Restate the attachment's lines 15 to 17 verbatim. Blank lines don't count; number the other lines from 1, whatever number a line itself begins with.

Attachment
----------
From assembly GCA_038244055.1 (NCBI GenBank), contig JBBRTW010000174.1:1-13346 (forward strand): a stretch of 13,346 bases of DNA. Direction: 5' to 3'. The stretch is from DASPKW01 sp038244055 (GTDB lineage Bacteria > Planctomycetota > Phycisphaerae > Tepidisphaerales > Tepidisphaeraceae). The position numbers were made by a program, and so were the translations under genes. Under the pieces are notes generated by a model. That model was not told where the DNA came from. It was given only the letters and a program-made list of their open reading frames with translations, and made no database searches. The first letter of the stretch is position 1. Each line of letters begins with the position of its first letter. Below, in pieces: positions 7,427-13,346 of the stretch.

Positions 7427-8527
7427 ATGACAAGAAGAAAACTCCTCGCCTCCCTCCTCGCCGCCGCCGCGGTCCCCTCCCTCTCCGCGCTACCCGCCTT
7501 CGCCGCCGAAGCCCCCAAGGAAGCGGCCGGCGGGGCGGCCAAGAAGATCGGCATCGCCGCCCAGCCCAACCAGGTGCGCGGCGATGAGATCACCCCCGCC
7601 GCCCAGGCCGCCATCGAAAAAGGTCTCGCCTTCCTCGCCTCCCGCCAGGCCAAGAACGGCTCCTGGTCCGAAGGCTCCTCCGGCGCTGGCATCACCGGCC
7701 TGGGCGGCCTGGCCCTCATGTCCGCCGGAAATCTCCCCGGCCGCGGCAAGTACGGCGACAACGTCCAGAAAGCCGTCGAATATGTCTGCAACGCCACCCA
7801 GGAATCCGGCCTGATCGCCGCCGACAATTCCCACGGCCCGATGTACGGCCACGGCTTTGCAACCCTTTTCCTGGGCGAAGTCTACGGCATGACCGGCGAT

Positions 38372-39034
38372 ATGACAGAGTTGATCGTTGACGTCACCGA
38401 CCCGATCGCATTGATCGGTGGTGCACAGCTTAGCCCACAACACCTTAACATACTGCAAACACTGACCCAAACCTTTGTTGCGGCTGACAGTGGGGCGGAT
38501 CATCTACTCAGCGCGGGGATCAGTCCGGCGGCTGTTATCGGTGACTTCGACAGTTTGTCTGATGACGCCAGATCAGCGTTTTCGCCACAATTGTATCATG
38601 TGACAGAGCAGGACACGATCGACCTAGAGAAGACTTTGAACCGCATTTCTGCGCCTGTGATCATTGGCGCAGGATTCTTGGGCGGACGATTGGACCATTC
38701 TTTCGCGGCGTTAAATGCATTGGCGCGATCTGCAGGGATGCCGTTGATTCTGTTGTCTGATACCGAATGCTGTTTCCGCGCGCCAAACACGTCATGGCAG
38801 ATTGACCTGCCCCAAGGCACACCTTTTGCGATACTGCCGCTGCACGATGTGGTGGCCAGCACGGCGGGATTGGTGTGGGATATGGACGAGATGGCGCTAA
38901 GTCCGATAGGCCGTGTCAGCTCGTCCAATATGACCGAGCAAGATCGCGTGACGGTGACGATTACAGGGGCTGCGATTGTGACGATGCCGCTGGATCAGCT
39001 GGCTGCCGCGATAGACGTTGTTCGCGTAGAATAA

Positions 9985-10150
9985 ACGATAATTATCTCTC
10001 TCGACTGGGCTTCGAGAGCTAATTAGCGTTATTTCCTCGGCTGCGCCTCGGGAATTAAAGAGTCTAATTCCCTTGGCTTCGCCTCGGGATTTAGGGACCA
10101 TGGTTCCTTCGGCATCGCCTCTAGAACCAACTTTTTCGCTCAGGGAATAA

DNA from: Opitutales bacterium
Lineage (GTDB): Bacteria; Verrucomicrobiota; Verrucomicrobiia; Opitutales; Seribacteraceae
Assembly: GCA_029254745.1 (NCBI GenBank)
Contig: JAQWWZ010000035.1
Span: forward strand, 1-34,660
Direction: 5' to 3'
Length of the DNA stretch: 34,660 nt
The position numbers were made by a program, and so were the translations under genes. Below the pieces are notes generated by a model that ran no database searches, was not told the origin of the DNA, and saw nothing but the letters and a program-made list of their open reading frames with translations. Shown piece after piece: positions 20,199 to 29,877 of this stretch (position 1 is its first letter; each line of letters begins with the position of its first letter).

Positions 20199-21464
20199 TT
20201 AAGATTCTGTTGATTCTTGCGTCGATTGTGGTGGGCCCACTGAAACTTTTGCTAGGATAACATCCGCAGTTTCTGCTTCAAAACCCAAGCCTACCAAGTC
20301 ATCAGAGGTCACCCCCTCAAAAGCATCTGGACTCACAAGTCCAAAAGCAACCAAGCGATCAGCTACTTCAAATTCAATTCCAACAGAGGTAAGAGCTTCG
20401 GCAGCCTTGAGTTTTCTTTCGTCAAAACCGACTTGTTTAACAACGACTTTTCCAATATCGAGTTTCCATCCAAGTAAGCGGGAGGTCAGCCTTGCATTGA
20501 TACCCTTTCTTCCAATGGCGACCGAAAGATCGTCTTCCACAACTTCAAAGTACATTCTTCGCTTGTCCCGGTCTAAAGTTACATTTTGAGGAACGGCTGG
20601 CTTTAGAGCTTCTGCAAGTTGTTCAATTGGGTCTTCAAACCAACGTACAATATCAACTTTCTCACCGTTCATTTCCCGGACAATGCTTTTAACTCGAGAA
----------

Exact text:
38901 GTCCGATAGGCCGTGTCAGCTCGTCCAATATGACCGAGCAAGATCGCGTGACGGTGACGATTACAGGGGCTGCGATTGTGACGATGCCGCTGGATCAGCT
39001 GGCTGCCGCGATAGACGTTGTTCGCGTAGAATAA

Positions 9985-10150